Wednesday, February 26, 2014

Foreign Film and Live Action Short

I'm literally beginning to write this post in tears as I deleted over 2,200 words on my two favorite categories. With any luck, analyzing these another time will be more productive than the first time.


Anyway, that puts me behind on my already overfull schedule, but I think I can still make it. I had decided to put the short form live action films with the foreign films for a few reasons. Firstly, they're almost all foreign (one is English and from the UK). Secondly, I didn't want to pair them with the best picture nominees as that'd be both a really long post and slightly distracting from the grand finale. So let's get to it. I had the pleasure of catching the short films at the Detroit Film Theater and supposedly you can now see them on demand from iTunes and Amazon. That's not quite as true as they'd have you believe, so you'll have to do a bit of scrounging to find what you may.

The short film nominees:
  • Aquel No Era Yo (That Wasn’t Me)
  • Avant Que de Tout Perdre (Just before Losing Everything)
  • Helium
  • Pitääkö Mun Kaikki Hoitaa? (Do I Have to Take Care of Everything?)
  • The Voorman Problem
Aquel No Era Yo is a high production tale that almost makes you think it's the story of foreign aid workers in sub-Saharan Africa who get mistaken for another group left to plead "That wasn't me!" as child soldiers learn to kill. Instead, though, it's a retelling of events before a classroom by one of those soldiers who escaped as he struggles to convince others and himself the child responsible for those things all those years ago "wasn't me." The pacing is strong, the production well thought out, the acting believable, but the script is a bit painful. In an otherwise stellar production, we have mostly nameless soldiers in a nameless war in a nameless African country and one of them is saved by a white woman and goes on to speak to a white classroom about the horrors of child armies? With a few minor tweaks this film could have been really, really solid, but the script does hold it back.

I have ragged on the pacing in French film being slow and the tension being not particularly terrifying (Amour, Caché), but Avant Que de Tout Perdre offers up as nervous a half hour of film as I've seen in a long time. In it, a woman is attempting to escape from her abusive partner with her children, and the script is fraught with disastrous possibilities throughout. Every moment, you're waiting for something awful. The writing for the abuser is strong portraying him, accurately, as a man knowing just which buttons he can push in public. The acting is disturbing, the pacing divine, the screenplay delicious. Avant Que de Tout Perdre is brutal and honest and raw.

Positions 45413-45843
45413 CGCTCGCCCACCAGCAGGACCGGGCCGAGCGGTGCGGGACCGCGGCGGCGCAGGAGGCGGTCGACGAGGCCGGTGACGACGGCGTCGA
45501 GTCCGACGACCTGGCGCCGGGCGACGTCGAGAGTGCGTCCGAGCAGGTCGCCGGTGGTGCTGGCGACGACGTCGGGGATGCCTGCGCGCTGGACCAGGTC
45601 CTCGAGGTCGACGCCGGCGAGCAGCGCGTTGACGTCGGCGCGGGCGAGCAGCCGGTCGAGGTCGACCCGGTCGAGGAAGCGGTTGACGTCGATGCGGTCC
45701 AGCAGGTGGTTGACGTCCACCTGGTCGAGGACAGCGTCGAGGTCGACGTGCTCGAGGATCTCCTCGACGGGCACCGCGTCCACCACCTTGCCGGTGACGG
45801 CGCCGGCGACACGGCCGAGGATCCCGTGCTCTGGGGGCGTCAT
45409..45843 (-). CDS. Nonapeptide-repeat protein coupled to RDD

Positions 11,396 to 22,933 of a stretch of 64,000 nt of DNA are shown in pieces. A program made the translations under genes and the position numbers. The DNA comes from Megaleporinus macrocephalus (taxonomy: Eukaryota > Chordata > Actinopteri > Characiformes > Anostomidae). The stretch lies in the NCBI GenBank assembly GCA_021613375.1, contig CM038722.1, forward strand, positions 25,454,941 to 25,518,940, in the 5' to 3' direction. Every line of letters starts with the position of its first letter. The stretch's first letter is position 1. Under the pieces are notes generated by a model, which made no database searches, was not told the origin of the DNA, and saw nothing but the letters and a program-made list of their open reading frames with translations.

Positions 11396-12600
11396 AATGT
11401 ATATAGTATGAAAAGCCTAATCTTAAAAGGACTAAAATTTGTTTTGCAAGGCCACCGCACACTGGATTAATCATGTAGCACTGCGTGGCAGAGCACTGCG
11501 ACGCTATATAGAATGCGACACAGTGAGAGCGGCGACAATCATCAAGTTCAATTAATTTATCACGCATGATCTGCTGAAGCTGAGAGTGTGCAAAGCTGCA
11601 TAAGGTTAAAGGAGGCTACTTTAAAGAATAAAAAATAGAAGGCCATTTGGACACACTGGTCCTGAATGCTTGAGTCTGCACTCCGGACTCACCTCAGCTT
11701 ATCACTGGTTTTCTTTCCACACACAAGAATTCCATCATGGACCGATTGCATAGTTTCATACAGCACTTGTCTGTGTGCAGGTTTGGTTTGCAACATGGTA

Helium in some very tangential ways reminds me of The Fall, a film that should have been more than it was but never quite peaked. It plays up the sappiness of a sick child as one of the hospital janitors proffers an afterlife alternative to Heaven, Helium. The effects never quite did it for me. They were never quite surreal enough to be surreal and never quite realistic enough to be real while not settling into a comfortable middle ground, either. The production design, in my memory, borrows a bit from Hugo, and all told it's a well-done film, but never quite captivating.

In Pitääkö Mun Kaikki Hoitaa? we're charmed with the struggles of a family for whom Murphy's law is in full effect. It's funny and charming. While I don't think film must be serious, there is nothing here that seriously contends for best short film.

American audiences will likely be most comfortable with The Voorman Problem which features a couple recognizable actors and isn't so serious as Aquel No Era Yo or Avant Que de Trout Pedre. The film is almost entirely spent in dialogue between Voorman and a doctor, presumably of the psychological persuasion. The script is just thoughtful enough to not overrun the audience, charming enough without being a comedy, and serious enough without building tension. It's a good film, but never executes anything well enough to be considered too strongly.

The real standout here is definitely Avant Que de Tout Perdre. It's simply one of the best films I've seen all year regardless of format. Do I think the story of a woman escaping an abusive partner who never acts truly dangerous in the screenplay will resonate with academy voters? No, I unfortunately don't. I hope the tightness of all its parts will be striking enough, but I expect the true terror the film presents to be lost on those voting. Likewise, I don't expect there to be enough social consciousness to recognize the faults in Aquel No Era Yo's screenplay, and I expect it to take home the statuette.

The foreign films are regularly my favorite category of the year. The concentration of awesome is unparallelled, and is on display here despite omissions of The Grandmaster and Palm d'Or winner La Vie d'Adèle – Chapitres 1 & 2 which was both ineligible and, perhaps, my favorite film of the year. I don't so much mind The Grandmaster not making the final cut as the rest of the choices are solid, and La Vie d'Adèle's lack of presence makes sense. So what did make it?

  • The Broken Circle Breakdown
  • La grande bellezza (The Great Beauty)
  • Jagten (The Hunt)
  • L'image manquante (The Missing Picture)
  • Omar

These were harder to see in no small part because of their limited and foreign releases. As such, I saw three of these in five days and have unfortunately not gotten to L'image manquante as of yet.